Boolean Rings (Pt. I)
Point of Post: In this post we discuss Boolean rings along with some theorems including prove that they are naturally -algebras.
Often times when dealing with structures which are abstract generalizations of something simple, it is important to break ourselves away from strict intuition and remind ourselves that not all the objects we are dealing with are nice. A good example of this is that one may be naturally inclined to think of rings as objects like or , very tame and familiar objects. So, it’s nice to look at weird examples of rings to keep ourselves straight. A good example of this is encapsulated in the following example. Namely, take a non-empty set and consider with the operations of symmetric difference (defined as ) and intersection. A quick check shows that forms a commutative unital ring. Moreover, we note that every element is an idempotent, i.e. for all and so we see that every non-zero, non unital element is a zero divisor. This is pretty ‘ugly’ quality, and thus does satisfy our desired quality of being different than the ‘typical’ rings. So, these shall be the rings of study in this post, rings that satisfy for all .
Definition and Basics
A ring is called a Boolean ring if it is unital and satisfies for all . Somewhat surprisingly (for those who haven’t seen this before) this idempotency property guarantees that every Boolean ring is commutative. Indeed:
Theorem: Let be a Boolean ring, then (recall the definition of characteristic).
Proof: We merely note that and so for all .
We see then that:
Theorem: Every Boolean ring is commutative.
Proof: Let be a Boolean ring and be arbitrary. Then, and so and since this is equivalent to . Since were arbitrary the conclusion follows.
That said, even though we now know that every Boolean ring is unital and commutative there is, of course, no hope that a Boolean ring is unless it’s isomorphic to . Indeed:
Theorem: Let be a Boolean ring, then is a field if and only if .
Proof: Let then since we evidently have, since is a field, that or . Thus, and since evidently there is only one way to define a field structure on a two-element set the conclusion follows.
So, we know that is a Boolean ring for every set , and while currently unjustified, we’d like to think that every Boolean ring is, for all intents and purposes, such a ring, or at least a subring of such a ring. As I said, right now there is no reason to believe that this is entirely true, that said while not proof hopefully the following properties will make the intuition slightly more valid:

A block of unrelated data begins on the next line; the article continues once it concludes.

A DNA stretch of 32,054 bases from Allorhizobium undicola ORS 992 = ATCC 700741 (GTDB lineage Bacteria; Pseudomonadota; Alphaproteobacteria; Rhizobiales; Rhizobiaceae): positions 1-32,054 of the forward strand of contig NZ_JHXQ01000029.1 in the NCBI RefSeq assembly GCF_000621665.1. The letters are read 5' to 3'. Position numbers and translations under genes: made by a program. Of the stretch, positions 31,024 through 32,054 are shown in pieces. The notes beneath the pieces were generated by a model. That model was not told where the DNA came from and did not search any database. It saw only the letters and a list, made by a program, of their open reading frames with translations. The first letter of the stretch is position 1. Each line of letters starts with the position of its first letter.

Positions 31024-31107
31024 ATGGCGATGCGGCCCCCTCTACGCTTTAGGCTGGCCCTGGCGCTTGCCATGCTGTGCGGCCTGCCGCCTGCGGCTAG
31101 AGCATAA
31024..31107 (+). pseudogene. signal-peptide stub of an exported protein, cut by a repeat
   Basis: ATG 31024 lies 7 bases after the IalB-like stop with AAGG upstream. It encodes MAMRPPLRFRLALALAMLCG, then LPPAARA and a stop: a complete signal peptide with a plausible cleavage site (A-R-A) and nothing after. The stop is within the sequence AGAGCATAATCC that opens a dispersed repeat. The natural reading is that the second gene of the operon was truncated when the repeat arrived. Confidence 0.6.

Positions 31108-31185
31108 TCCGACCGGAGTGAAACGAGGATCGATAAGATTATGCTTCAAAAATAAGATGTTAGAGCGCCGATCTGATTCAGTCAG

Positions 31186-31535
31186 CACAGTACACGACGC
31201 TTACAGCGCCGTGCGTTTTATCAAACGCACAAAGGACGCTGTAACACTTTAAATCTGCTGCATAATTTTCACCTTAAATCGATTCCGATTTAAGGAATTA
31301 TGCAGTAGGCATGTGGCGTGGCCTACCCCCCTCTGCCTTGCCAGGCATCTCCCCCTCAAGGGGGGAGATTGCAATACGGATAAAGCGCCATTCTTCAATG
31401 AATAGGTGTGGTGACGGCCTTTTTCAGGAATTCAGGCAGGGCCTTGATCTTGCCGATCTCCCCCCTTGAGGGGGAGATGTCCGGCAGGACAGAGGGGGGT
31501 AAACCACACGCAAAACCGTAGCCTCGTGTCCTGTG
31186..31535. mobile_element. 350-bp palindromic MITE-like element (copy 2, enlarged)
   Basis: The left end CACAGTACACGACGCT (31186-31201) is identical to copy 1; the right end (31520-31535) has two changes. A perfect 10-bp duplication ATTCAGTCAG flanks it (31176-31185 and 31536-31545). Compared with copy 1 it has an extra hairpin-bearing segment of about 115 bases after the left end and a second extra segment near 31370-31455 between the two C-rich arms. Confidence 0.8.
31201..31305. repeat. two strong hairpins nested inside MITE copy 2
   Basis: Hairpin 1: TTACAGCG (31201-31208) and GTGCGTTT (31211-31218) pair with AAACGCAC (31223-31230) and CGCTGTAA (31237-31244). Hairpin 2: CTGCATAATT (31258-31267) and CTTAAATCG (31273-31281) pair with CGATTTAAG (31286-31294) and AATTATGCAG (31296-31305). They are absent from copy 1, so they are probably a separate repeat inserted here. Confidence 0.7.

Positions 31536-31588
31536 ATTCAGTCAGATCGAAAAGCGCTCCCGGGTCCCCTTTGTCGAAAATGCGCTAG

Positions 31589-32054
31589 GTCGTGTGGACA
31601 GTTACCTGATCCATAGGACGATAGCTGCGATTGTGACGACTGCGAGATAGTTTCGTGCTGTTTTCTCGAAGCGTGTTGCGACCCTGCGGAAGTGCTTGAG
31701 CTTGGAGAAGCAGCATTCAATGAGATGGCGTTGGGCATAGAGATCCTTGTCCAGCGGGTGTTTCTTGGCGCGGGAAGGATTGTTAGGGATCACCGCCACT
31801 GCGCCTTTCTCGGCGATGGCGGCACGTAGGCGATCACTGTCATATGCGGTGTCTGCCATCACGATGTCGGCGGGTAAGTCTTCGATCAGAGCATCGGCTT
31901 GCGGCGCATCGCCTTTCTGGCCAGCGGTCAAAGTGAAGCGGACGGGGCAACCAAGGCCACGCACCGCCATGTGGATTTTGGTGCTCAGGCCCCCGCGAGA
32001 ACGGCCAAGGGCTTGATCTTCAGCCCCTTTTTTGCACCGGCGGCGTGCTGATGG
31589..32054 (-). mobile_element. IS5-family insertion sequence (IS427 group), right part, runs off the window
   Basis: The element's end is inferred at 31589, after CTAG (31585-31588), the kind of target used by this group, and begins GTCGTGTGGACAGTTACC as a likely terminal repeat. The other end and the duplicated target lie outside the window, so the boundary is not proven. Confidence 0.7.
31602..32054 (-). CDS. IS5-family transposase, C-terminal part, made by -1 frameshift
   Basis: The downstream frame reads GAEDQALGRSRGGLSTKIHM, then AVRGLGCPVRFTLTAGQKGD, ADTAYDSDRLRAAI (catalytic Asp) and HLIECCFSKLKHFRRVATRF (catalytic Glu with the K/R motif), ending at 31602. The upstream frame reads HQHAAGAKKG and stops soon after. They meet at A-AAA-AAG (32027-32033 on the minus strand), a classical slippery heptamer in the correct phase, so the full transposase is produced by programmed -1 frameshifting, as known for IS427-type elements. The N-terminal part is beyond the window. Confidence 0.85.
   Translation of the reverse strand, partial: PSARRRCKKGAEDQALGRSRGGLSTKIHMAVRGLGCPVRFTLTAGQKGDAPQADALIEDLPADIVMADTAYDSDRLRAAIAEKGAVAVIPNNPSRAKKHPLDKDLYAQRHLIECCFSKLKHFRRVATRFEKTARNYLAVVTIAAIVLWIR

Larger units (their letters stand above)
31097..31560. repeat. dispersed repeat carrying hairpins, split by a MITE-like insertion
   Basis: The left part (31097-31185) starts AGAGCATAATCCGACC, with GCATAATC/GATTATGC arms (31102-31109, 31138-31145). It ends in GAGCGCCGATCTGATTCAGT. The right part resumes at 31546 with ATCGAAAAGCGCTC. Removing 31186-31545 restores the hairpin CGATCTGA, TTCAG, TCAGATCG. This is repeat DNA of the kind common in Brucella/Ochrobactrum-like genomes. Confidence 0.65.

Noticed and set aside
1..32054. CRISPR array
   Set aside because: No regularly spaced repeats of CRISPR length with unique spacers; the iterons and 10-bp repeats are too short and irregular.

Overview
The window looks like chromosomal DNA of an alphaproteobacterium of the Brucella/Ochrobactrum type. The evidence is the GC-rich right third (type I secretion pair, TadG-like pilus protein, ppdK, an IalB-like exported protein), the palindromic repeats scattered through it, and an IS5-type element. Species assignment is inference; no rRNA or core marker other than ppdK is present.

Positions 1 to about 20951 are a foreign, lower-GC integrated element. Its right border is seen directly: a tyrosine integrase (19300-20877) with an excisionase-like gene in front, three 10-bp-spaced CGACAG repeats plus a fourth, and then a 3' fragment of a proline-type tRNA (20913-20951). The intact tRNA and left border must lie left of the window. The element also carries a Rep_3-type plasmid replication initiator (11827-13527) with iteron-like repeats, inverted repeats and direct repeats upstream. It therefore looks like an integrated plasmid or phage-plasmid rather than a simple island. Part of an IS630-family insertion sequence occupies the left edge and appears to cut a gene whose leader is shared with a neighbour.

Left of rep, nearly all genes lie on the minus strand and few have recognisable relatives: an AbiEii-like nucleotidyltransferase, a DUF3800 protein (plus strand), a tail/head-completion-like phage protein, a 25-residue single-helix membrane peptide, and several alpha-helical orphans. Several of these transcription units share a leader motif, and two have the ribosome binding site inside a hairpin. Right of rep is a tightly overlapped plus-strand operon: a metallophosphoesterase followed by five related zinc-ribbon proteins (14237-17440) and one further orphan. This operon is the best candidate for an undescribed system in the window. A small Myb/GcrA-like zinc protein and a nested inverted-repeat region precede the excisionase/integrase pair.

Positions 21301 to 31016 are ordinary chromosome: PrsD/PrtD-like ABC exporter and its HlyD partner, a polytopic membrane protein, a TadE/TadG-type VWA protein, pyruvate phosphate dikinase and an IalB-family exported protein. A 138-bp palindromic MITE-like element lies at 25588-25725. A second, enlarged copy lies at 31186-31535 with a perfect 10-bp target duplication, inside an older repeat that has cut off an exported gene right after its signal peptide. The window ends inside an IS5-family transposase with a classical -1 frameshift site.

Theorem: Let be Boolean ring, then any subring of is a Boolean ring and any homomorphic image is a Boolean ring.
Proof: Evidently if for every then for every .
Let be arbitrary then .
Theorem: Let be a Boolean ring, then the multiplication and turn into a unital associative -algebra.
Proof: Evidently, since is a ring, it suffices to prove that is a -space and that for all and . To prove the first we note that
since is an abelian group, the fact that is a -space follows. To prove the second quality we note that
The conclusion follows.
Corollary: Let be a finite Boolean ring, then for some .
Proof: We know that is -algebra, and so we know (since evidently is finitely generated as -algebra) that as vector spaces . The conclusion follows.
Remark: Really, if is a finite ring then we know from the structure theorem for finite abelian groups that is isomorphic (as groups) to some product of the form but since for all it evidently follows that for every . That said, this seems an apt application of a saying a professor of mine is fond of saying “That’s like hunting a butterfly with an elephant gun!”
1. Dummit, David Steven., and Richard M. Foote. Abstract Algebra. Hoboken, NJ: Wiley, 2004. Print.
2. Bhattacharya, P. B., S. K. Jain, and S. R. Nagpaul. Basic Abstract Algebra. Cambridge [Cambridgeshire: Cambridge UP, 1986. Print.
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